Late Pleistocene palaeoenvironments, archaeology, and indicators of a glacial refugium on northern Vancouver Island, Canada




Hebda, Christopher Franklin George

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Recent research has revealed human settlement on the Pacific coast of Canada extending back nearly 14,000 years, but much of the late Pleistocene record is unknown due to shifting sea levels, poor understanding of Cordilleran ice extent, and limited research on the biota of the coast during this time. This study, undertaken in Quatsino First Nation and ‘Namgis First Nation territories as part of the Northern Vancouver Island Archaeology and Palaeoecology Project, employs modern multi-proxy analysis of lake sediment cores from two sites on northern Vancouver Island to reconstruct palaeoenvironments during and immediately following the Fraser Glaciation in coastal British Columbia. Evidence from radiocarbon samples, pollen, ancient environmental DNA, plant macrofossils, and diatoms indicates that Topknot Lake on the outer coast of Vancouver Island has remained unglaciated through most of the local Last Glacial Maximum since ca. 18,000 cal BP. A non-arboreal herb-shrub tundra assemblage prevailed from ca. 17,500-16,000 cal BP with taxa including willows (Salix), grasses, sedges (Cyperaceae), heathers (Ericaceae), and sagewort (Artemisia). After ca. 16,000 and into the terminal Pleistocene, Topknot Lake was dominated by pine, alder (Alnus), ferns, and aquatic plant species. In the Nimpkish River Valley deep in the Vancouver Island Ranges, Little Woss Lake also demonstrates a record extending to the late Pleistocene (ca. 14,300 cal BP). The environment comprised dry and cool conifer woodland dominated first by fir (Abies) until ca. 14,000 cal BP, then by pine, alder, and ferns from ca. 14,000-12,000 cal BP. eDNA evidence from ca. 14,000 cal BP corroborates these plant taxa as well as indicating brown bear and Chinook salmon in and around the basin at that time. A mixed-conifer assemblage consisting of pine, western hemlock, and alder followed from ca. 12,000-11,100 cal BP into the early Holocene. Collectively, these indicators demonstrate an open environment on the outer coast of northern Vancouver Island since ca. 18,000-17,500 cal BP and well-established biotic communities across the region throughout the late Pleistocene. These results inform future archaeological research for early human habitation in coastal British Columbia and provide key evidence to support the viability of the coastal migration route for the first peopling of the Americas.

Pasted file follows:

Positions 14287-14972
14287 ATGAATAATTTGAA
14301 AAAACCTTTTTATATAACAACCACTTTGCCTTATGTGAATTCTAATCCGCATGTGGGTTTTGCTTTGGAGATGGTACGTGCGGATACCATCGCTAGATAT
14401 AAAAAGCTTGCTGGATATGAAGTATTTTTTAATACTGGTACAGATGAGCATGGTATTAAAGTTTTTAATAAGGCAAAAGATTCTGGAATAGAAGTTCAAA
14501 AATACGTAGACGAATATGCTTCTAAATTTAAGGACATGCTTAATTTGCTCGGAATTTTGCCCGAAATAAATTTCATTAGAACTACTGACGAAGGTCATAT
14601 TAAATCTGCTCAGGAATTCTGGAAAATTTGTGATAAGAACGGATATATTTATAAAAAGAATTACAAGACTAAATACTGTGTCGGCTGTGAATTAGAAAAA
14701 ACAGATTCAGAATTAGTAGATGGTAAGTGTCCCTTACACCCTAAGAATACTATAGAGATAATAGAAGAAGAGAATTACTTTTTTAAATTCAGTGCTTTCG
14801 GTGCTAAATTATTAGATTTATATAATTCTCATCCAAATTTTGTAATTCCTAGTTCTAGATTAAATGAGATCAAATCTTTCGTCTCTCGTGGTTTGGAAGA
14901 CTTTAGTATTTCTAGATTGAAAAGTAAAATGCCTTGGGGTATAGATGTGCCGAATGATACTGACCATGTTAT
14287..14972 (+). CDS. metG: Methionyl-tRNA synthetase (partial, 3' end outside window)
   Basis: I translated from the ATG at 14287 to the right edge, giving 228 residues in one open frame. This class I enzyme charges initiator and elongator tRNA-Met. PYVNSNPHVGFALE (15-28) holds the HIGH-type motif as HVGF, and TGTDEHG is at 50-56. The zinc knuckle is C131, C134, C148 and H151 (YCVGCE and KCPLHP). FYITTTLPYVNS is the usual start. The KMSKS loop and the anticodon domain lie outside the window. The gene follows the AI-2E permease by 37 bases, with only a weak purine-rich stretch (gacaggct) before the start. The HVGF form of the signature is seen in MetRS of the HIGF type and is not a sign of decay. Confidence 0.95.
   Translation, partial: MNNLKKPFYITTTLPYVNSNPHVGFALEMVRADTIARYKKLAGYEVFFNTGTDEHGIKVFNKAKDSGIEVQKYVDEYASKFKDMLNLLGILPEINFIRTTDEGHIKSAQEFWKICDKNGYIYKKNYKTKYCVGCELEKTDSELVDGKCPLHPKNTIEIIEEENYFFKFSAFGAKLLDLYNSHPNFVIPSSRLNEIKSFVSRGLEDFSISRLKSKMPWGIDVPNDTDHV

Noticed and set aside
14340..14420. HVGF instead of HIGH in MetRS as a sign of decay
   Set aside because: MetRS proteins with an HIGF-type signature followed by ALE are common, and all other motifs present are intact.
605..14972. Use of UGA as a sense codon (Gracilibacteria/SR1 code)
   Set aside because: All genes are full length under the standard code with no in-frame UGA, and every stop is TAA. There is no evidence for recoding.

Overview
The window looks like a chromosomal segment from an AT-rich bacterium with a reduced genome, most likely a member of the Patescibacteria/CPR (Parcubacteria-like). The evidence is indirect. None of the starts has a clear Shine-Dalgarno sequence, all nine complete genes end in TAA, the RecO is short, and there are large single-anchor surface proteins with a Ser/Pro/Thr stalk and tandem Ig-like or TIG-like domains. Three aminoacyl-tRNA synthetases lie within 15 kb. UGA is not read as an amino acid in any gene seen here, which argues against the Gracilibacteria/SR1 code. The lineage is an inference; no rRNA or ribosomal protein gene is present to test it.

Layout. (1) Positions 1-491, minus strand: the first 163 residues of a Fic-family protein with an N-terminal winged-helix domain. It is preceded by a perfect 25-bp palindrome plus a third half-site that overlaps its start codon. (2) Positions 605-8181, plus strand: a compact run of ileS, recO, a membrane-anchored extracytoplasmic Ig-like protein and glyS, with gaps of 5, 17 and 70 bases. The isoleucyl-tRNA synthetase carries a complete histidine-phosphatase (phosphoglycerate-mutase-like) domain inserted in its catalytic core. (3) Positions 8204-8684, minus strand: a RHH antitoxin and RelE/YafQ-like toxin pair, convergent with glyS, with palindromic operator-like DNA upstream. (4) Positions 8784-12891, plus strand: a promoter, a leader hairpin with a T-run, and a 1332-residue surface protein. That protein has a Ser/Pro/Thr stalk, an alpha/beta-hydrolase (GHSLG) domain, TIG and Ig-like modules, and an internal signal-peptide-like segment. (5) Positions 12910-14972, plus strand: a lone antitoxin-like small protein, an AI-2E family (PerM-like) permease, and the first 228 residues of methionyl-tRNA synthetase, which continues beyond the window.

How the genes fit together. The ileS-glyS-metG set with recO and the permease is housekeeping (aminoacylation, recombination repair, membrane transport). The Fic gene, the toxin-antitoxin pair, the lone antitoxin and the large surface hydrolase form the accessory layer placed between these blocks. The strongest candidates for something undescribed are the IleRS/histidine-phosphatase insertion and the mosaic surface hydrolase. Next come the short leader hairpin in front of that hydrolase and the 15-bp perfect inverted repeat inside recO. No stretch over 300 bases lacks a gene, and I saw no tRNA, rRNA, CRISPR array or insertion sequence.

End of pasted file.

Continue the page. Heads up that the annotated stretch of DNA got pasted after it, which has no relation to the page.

archaeology, palaeoecology, Northwest Coast, pollen, environmental DNA, eDNA, Vancouver Island, Pleistocene, peopling of the Americas, coastal migration, ice-free corridor, refugium, Last Glacial Maximum, Fraser Glaciation